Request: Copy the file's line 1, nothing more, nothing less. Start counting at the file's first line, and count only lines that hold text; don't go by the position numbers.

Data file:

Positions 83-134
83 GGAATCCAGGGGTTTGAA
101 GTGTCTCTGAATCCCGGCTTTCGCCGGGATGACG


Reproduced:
Positions 83-134